Bombshell Movement Studio Seeks to Empower Women

Owner hopes women feel sexy where their bodies are not just where they want them to be.

Sydney Seymour is a local business owner. She hopes that her studio can help women to be comfortable with who they are, which includes being comfortable with their sexuality. But Seymour knows that some pockets of society frown on what she is trying to do.

In fact, Seymour only talked to Patch under the condition that we not use her real name. Sydney Seymour is the Joliet woman’s stage name.

Seymour owns . She’s married and has one child. She has owner her own business since 2007. But her day job is as a youth minister and she has some conflict with that.

“This community doesn’t know me yet and I don’t want that to be a battle from a spiritual level,” she said. “The religion community is not as liberal, initially.”

Bombshell Movement Studio has been in its current location since 2010. Although their classes do help women get more physically fit and flexible, that is secondary.

“Number one, we’re not a fitness studio, we are a sensual or a feminine movement studio, so the workout is secondary for us,” Seymour said. “Basically we are big on women embracing their bodies where they are now.”

Seymour said she notices that a lot of women seek out fitness because they are dissatisfied with their bodies. She doesn’t want them to have that outlook at Bombshell.

“We believe in accepting who you are and where you are right now,” she said.

“We want to change how women think about themselves and other women.”

“They find friendships; they find community in our studio.”

Behind the half wall in the Joliet studio are a half a dozen poles. Bombshell Movement Studio employs pole dancing in their studio. When people find that out, though, they go straight to a stereotype.

“I think the most common thing is are we teaching woman to be strippers,” Seymour said. “What were doing has nothing to do with men, stripping is typically a man-oriented thing.”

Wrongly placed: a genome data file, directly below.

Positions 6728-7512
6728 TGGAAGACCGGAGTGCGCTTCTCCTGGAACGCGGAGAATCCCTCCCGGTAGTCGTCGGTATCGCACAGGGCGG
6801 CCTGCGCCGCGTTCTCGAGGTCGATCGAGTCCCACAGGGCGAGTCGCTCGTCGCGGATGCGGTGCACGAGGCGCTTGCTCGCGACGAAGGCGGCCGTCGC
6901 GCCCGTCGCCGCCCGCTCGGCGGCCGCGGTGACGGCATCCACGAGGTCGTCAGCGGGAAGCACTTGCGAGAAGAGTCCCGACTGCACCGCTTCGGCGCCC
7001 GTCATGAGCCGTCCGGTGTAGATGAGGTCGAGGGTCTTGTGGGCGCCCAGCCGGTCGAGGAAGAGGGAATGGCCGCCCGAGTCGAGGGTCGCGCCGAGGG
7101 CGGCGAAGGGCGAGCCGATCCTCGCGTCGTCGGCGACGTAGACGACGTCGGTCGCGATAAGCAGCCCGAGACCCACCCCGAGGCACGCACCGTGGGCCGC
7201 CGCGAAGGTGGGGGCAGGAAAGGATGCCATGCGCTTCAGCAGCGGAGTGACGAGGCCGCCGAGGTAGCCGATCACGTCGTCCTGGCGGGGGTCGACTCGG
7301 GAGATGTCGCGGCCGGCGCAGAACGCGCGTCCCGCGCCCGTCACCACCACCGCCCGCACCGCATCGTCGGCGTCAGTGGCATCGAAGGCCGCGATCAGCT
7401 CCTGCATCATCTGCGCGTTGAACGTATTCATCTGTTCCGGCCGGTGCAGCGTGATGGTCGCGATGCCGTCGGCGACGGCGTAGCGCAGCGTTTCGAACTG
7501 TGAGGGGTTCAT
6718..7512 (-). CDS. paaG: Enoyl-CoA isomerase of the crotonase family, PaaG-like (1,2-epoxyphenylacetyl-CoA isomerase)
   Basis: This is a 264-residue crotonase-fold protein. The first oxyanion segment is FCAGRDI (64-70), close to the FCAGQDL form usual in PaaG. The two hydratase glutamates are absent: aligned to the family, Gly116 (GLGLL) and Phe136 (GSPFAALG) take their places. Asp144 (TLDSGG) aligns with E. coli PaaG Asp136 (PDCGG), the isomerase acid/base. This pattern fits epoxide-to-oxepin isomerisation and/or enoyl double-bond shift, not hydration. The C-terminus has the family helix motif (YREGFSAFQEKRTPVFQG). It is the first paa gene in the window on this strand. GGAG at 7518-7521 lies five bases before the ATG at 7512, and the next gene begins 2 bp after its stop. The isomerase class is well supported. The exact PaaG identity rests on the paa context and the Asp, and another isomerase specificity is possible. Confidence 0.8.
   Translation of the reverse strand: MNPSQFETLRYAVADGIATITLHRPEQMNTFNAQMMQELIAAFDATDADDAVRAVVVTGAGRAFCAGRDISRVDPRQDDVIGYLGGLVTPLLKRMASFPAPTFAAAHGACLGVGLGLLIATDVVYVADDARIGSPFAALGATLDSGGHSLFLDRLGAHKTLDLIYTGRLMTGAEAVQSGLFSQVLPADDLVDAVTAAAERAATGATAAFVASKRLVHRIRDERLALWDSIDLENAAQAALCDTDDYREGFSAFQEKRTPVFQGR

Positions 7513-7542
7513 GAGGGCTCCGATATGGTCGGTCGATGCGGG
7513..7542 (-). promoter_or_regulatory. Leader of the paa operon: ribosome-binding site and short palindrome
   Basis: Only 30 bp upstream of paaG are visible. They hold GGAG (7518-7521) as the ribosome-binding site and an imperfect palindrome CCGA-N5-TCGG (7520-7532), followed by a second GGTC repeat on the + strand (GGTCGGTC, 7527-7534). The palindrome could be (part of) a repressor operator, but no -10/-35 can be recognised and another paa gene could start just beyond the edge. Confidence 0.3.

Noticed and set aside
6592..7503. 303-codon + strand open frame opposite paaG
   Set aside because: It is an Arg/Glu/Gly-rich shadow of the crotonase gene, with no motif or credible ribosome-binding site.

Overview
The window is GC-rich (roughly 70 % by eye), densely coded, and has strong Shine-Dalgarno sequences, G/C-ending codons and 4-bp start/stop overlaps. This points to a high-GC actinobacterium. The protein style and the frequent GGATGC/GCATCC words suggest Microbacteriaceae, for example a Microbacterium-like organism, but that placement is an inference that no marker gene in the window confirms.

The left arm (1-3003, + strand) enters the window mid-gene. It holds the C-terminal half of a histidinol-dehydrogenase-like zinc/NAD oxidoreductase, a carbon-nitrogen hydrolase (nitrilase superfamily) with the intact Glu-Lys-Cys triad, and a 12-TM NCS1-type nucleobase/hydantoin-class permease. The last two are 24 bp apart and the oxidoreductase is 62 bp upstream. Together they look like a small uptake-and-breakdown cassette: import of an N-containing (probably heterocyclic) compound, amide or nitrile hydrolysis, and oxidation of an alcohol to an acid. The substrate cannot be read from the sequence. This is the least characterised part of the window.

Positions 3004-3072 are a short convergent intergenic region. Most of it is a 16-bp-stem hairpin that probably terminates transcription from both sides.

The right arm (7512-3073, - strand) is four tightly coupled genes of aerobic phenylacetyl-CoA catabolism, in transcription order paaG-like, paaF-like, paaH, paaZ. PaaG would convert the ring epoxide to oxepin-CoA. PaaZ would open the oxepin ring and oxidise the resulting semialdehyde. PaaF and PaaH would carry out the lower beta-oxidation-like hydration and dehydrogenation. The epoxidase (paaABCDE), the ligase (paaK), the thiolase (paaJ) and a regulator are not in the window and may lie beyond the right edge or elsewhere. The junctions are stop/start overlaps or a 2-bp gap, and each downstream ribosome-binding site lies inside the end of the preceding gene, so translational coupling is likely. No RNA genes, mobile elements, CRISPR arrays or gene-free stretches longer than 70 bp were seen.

Instead, Seymour sees women dancing at the studio as something they do for themselves. This is possibly especially true because dancing is something Seymour has always done for herself. Before opening her business, Seymour was a modern dancer.

“For me, it is a very personal thing,” she said. “To someone who is really a dance enthusiast, dance is therapeutic, dance is a vehicle of communication, dance is a vehicle of release."

“It represents all of those things in a woman’s life.”

But, there is more than just dancing. Seymour creates an atmosphere of camaraderie.

"When women walk through our doors, they find a community of women," she said. "It’s truly a melting pot."

"You have to learn to encourage other women and you can't do any of those things until you learn to do those things yourself."

Christine July 25, 2012 at 12:38 PM
I support women who own small businesses, but a pole? I am a dance enthusiast and you can get the same feelings of worth and happiness without the pole. It's not for me so you won't find me there, but good luck with that.
Nicole July 25, 2012 at 01:50 PM
I am a student of the studio for many years and appreciate the welcoming atmosphere. Women who participate are all shapes, sizes, races, and ages and there is NO judgement - just encouragement, laughter, and fitness. It takes a LOT of strength and balance to perform some of the moves, but it's a tremendous feeling of accomplishment when you can actually do it. I first tried it to see what it was about and initially kept it a secret. After my first few classes, I couldn't tell enough people about how great it was and how awesome the people are. I am a married mother of 4, hold a full-time job, and am active in my church. Aside from the people in the class, nobody else has seen my dance - it's just for me. And the fact that I'm burning a few calories and toning up at the same time is just an added benefit!
sillyrabbittrix July 25, 2012 at 05:17 PM
Wow, I wish I had known about this place sooner! Why aren't there more places for women like this?? I am a true believer of the 'healthy at every size' movement and very much support what this woman is doing for other women in the community! I also believe in the power of dance, whether on a pole or not, as a way of releasing stress and feeling more in touch with my body. It has always been a way for me to feel more confident and better appreciate my body, and love it for what it is able to do - instead of how others may view it. IMO, there is no inherent problem with pole dancing or any other kind of dancing. The only problem that I have ever seen with those types of dancing is exactly what Sidney said: when it is for the purpose of the male gaze and objectification of women. I mean, have you ever seen a Cirque de Soleil? Men and women alike dance on poles, and ropes and swings - and I don't think any family seeing those shows feels it is a problem. It can be beautiful and artistic. I will definitely be checking into this place!


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